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Vet Talk

"It’s a Natural Cure, Doc"
December 14, 2015 (published)
KT Thompson, DVM, DAVBP


Illustration by Tamara Rees
It’s a question I hear every day. “But I found this supplement online, Doc, and it says it’s great for curing ‘insert malady here.’ What do you mean it’s dangerous for my dog?”

Like so many other disappointing things in life (those “Sea-Monkeys” you ordered from the back page of the comic book that turned out to be brine shrimp or the X-Ray Spex that did not let you glance through walls), those supplements touted on the Internet and on television as “natural, organic cures” may not be what they appear. Even more frustrating, the label on the bottle of your favorite supplement may not reflect what’s actually inside those magic little pills.

As a fellow dog crazy who actually cooks for her furry buddy, I understand the deep desire to give only the best of the best. And do you know who else knows this? The supplement industry! Of course they do. Some estimates put annual gross sales for dog supplements alone at over $1.7 billion.

Advertising companies also spend money, but they spend it on labels and product packaging designed to manipulate you into buying their product. Products such as “Nature’s Cure” (what’s a fake cure, anyway?) “Nourish Pharmaceuticals,” and “Life Source Medicines” are everywhere, but what do these labels actually mean?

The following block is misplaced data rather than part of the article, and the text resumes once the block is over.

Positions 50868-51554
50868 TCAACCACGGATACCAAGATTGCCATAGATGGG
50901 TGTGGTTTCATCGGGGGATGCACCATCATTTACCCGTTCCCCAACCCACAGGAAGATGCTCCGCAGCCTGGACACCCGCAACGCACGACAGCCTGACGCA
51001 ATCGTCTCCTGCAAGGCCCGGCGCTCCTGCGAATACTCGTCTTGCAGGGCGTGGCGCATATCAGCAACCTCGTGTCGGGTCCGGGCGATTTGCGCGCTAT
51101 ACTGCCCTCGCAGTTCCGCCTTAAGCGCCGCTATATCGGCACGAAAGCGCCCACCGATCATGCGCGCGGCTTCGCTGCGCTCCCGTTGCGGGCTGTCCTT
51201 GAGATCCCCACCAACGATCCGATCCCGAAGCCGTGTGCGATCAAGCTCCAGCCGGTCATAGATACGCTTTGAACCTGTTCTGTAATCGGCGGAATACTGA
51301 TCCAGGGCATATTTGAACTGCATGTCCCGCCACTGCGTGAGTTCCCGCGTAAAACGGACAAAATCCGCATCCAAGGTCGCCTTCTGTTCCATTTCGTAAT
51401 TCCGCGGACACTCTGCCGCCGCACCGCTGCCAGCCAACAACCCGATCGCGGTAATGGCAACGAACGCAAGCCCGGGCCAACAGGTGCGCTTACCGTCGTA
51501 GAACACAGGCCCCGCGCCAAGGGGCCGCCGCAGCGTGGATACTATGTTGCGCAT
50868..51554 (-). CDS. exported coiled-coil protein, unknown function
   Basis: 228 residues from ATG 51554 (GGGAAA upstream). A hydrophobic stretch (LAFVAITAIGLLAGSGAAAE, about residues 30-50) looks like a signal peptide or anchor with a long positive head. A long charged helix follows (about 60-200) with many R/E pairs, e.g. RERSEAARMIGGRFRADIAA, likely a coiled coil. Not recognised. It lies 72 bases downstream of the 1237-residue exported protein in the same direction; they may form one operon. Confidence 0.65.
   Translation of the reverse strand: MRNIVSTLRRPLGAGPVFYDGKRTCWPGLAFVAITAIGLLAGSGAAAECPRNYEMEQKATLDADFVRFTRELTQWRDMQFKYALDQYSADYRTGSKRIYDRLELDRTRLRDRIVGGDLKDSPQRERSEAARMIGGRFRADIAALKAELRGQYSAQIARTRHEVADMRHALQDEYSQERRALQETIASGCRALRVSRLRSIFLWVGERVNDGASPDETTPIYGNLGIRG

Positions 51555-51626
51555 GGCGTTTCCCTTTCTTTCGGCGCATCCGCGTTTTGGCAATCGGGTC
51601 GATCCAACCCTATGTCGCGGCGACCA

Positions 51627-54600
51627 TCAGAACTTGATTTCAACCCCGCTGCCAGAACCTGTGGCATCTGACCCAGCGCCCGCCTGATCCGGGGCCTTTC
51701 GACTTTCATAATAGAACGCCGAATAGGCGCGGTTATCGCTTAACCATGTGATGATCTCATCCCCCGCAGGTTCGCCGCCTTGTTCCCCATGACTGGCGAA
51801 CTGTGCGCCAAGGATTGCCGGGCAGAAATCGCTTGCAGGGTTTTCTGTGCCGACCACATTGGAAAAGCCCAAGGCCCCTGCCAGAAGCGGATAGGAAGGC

Frankly, not much.

The FDA’s own website states: Congress defined the term "dietary supplement" in the Dietary Supplement Health and Education Act (DSHEA) of 1994. A dietary supplement is a product taken by mouth that contains a "dietary ingredient" intended to supplement the diet. The "dietary ingredients" in these products may include: vitamins, minerals, herbs or other botanicals, amino acids, and substances such as enzymes, organ tissues, glandulars, and metabolites… Whatever their form may be, DSHEA places dietary supplements in a special category under the general umbrella of "foods," not drugs, and requires that every supplement must be labeled a dietary supplement.

So what does that even mean? It means “Dr Kwako’s Miracle Skin Restorative” is not a medicine or a drug, it’s considered a food. Dietary supplements do not need approval from the FDA before they are marketed and are exempt from the FDA’s strict approval process for prescription drugs.

Again, from the FDA’s own website: By law (DSHEA), the manufacturer is responsible for ensuring that its dietary supplement products are safe before they are marketed. Unlike drug products that must be proven safe and effective for their intended use before marketing, there are no provisions in the law for FDA to "approve" dietary supplements for safety or effectiveness before they reach the consumer. Under DSHEA, once the product is marketed, FDA has the responsibility for showing that a dietary supplement is "unsafe," before it can take action to restrict the product's use or removal from the marketplace.

Okay, let that sink in for a minute. Regulating agencies are relying on the manufacturer to monitor the safety and effectiveness of their own product. What could possibly go wrong?

As it turns out, plenty.

Human physicians have seen a sharp increase in ER visits due to supplement toxicities. It’s estimated that supplements landed at least 23,000 people in emergency rooms last year. Consumer Reports did a great write up on the “dirty dozen” dangerous supplements that are all out there, still for sale.